After years of seeing evidence of the horror stories my constituents have faced at the hands of private landlords, I recently presented a ten minute rule bill to parliament. Although the bill will not become law in the absence of government support, it is important that there is a draft available for campaigners and future governments to use as a template for reforming a deeply unjust system. Current legislation places a landlord’s right to make profit on an equal footing with a tenant’s right to decent, secure housing. These are not equal rights; the right to housing must take priority.
The private rented sector has been largely ignored by parliament since tenant protection was removed by the Housing Act 1988. Until recently the sector was quite small; in 2001, only 7 per cent of people rented privately. But by 2011, this had risen to 17 per cent, and by 2025 it will be 22 per cent of the population. In inner city areas such as the one I represent in north Islington, a third of people now live in private rented accommodation.
By far the most frequent issue raised by tenants is the difficulty in getting deposits returned at the end of tenancies. If a landlord or letting agency is legally challenged they frequently claim that it was in fact rent in advance or that it was being withheld to cover alleged damage.
As well as dealing with this issue, my bill also provides for the enforcement of all environmental standards. Crucially, this includes energy efficiency, because privately rented accommodation typically costs much more to heat as well as having much higher rents – roughly three to four times local authority rents for similar properties. In addition, the bill would protect tenants by compelling landlords to carry out repairs and preventing them from evicting complainants.
At present, if someone living in private rented accommodation complains to the local authority about poor standards, the lack of repair, the lack of insulation or the sheer refusal of the landlord to engage with the tenant, they may be rapidly evicted. They have no real redress in law to prevent that eviction, because the majority of private rented sector tenants are on assured shorthold tenancies lasting only six months. We need longer secure tenancies.
I have been inspired by Digs, a private tenants’ campaign group in Hackney and Islington, who made an excellent submission to the communities and local government committee inquiry into the private rented sector. I support their proposals for secure five-year tenancies, a requirement for landlords to provide a valid reason for ending a tenancy, a public register of all landlords paid for from the Land Registry, a requirement for decent homes standards to apply to all rented accommodation, not just council and housing association homes, and full vetting of private landlords before they are permitted to let homes, including criminal record and tax checks, and previous warning letters from councils.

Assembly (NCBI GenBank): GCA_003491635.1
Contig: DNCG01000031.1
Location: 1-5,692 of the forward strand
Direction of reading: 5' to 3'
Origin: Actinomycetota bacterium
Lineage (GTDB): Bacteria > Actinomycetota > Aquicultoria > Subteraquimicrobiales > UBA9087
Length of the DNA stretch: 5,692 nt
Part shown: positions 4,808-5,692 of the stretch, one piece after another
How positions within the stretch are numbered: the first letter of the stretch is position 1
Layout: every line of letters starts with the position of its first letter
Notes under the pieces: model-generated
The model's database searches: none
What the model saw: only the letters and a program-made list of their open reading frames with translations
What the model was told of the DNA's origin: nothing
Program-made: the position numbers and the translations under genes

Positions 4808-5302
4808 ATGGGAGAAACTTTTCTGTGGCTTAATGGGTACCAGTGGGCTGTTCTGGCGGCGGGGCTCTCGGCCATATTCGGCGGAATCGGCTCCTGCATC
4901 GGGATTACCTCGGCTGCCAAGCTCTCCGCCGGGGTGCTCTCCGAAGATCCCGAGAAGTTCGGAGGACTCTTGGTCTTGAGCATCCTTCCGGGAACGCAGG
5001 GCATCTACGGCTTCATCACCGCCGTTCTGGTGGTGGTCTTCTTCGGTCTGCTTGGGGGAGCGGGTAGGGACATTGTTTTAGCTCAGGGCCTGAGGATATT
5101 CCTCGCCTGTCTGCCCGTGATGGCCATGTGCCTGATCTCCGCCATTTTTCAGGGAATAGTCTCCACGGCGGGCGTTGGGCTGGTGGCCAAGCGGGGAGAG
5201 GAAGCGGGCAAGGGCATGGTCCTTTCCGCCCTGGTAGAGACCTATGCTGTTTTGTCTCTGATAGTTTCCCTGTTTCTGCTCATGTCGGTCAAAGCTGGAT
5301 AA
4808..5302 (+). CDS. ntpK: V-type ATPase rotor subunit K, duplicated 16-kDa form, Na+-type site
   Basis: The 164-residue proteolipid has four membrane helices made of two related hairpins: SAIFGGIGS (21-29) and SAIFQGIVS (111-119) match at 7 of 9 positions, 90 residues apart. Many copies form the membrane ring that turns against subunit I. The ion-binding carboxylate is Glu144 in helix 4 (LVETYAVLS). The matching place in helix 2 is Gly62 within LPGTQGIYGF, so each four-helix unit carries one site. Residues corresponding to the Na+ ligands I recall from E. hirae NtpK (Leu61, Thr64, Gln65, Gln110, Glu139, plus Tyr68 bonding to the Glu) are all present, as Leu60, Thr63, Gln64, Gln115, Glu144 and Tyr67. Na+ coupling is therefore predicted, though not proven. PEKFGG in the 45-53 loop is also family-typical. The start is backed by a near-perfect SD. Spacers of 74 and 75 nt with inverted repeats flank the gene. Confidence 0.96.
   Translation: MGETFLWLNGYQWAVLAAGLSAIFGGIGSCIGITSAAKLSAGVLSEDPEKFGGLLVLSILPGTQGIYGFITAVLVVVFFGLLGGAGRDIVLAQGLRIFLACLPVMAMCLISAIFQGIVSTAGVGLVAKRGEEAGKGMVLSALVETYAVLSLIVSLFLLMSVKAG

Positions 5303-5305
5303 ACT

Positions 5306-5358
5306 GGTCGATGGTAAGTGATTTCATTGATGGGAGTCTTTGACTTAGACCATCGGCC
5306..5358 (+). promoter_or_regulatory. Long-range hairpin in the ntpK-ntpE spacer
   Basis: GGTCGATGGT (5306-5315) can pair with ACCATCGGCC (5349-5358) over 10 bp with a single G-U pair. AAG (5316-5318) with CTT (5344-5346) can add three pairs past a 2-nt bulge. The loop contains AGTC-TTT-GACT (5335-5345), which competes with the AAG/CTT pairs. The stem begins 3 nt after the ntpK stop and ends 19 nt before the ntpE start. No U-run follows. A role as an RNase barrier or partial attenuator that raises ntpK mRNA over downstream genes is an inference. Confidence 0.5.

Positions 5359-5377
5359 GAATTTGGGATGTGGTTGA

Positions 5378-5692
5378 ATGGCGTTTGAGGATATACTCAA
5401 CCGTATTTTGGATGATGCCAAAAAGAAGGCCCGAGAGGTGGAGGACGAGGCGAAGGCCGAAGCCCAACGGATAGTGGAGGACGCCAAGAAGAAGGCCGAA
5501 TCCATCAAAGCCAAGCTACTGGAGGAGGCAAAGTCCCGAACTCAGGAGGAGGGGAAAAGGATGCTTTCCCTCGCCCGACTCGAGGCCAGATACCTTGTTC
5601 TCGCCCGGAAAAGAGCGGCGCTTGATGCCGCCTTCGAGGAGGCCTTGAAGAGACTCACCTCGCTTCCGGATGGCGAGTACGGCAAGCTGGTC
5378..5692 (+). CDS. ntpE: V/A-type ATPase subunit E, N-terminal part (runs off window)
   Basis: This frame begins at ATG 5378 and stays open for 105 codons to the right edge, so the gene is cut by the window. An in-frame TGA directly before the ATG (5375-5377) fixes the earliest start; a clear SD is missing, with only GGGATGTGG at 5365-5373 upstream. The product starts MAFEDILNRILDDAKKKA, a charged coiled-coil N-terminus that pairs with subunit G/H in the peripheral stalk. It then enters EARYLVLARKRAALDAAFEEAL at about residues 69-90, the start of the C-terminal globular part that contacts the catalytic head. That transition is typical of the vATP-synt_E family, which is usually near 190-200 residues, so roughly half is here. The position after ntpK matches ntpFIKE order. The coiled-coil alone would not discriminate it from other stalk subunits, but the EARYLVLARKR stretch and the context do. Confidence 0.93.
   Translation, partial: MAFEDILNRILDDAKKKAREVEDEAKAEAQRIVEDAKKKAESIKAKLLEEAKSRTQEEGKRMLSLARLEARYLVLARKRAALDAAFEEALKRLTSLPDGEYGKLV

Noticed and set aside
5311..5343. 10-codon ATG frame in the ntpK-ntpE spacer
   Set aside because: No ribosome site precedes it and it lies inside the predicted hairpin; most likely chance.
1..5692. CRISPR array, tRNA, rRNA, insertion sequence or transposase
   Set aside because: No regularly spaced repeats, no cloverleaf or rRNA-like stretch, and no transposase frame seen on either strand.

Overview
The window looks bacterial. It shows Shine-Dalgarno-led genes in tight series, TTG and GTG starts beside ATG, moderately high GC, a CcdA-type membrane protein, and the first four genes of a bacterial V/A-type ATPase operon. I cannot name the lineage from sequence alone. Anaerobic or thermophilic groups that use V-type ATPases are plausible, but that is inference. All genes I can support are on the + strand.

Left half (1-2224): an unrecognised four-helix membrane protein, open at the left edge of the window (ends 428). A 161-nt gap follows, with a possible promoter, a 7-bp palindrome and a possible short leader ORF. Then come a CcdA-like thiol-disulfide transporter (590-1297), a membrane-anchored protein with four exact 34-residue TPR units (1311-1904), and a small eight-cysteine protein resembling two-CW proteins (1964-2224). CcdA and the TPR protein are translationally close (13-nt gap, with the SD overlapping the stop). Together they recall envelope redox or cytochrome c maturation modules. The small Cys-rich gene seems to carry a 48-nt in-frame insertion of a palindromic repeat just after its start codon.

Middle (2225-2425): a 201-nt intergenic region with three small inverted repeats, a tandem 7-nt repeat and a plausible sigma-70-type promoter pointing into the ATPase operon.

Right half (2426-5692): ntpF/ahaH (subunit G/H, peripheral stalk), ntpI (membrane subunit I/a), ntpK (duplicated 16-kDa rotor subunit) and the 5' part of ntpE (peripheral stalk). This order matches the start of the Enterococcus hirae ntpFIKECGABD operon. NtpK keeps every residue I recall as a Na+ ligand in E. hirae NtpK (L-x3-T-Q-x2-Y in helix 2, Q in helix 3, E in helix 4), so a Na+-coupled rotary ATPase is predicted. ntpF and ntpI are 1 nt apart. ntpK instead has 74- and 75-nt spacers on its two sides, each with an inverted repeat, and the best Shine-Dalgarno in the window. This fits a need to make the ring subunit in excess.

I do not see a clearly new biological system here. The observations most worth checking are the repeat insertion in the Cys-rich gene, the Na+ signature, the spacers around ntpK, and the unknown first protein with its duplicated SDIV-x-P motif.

I also support legislation to outlaw discrimination against benefit claimants, whereby many letting agencies refuse to allow anyone in receipt of a state benefit to apply for accommodation. Letting agencies are wholly unregulated. All those seeking to operate in the private rented sector should be registered and subject to basic regulation.
The key requirement, ultimately, is that we should return to rent regulation by a process of fair rents set by local rent tribunals. That would bring about a sense of fairness in the system, not the excessive profit-taking that characterises the sector now.
The current rent levels in all areas are high but in central London especially so. People on benefits are being forced out of their homes as the gap between the local housing allowance and rent is unbridgeable. It cannot be right that former council flats are being rented for three or four times the rent the local authority would charge.
The previous housing minister once told me that he thought rent regulation was a very bad idea because it would damage the property market and that was the fundamental driver of economic success in this country. But other countries manage to regulate the private rented sector. Germany has full regulation, with virtually permanent tenancies and a very good standard of accommodation. Even New York, which last time I looked was pretty much a free market capitalist economy in every other respect, has a degree of rent regulation.
We need to provide security, decent standards and reliable landlords for those who are unable to buy or to access local authority or housing association accommodation. Everyone needs security in their home, private sector tenants as much as anyone else.
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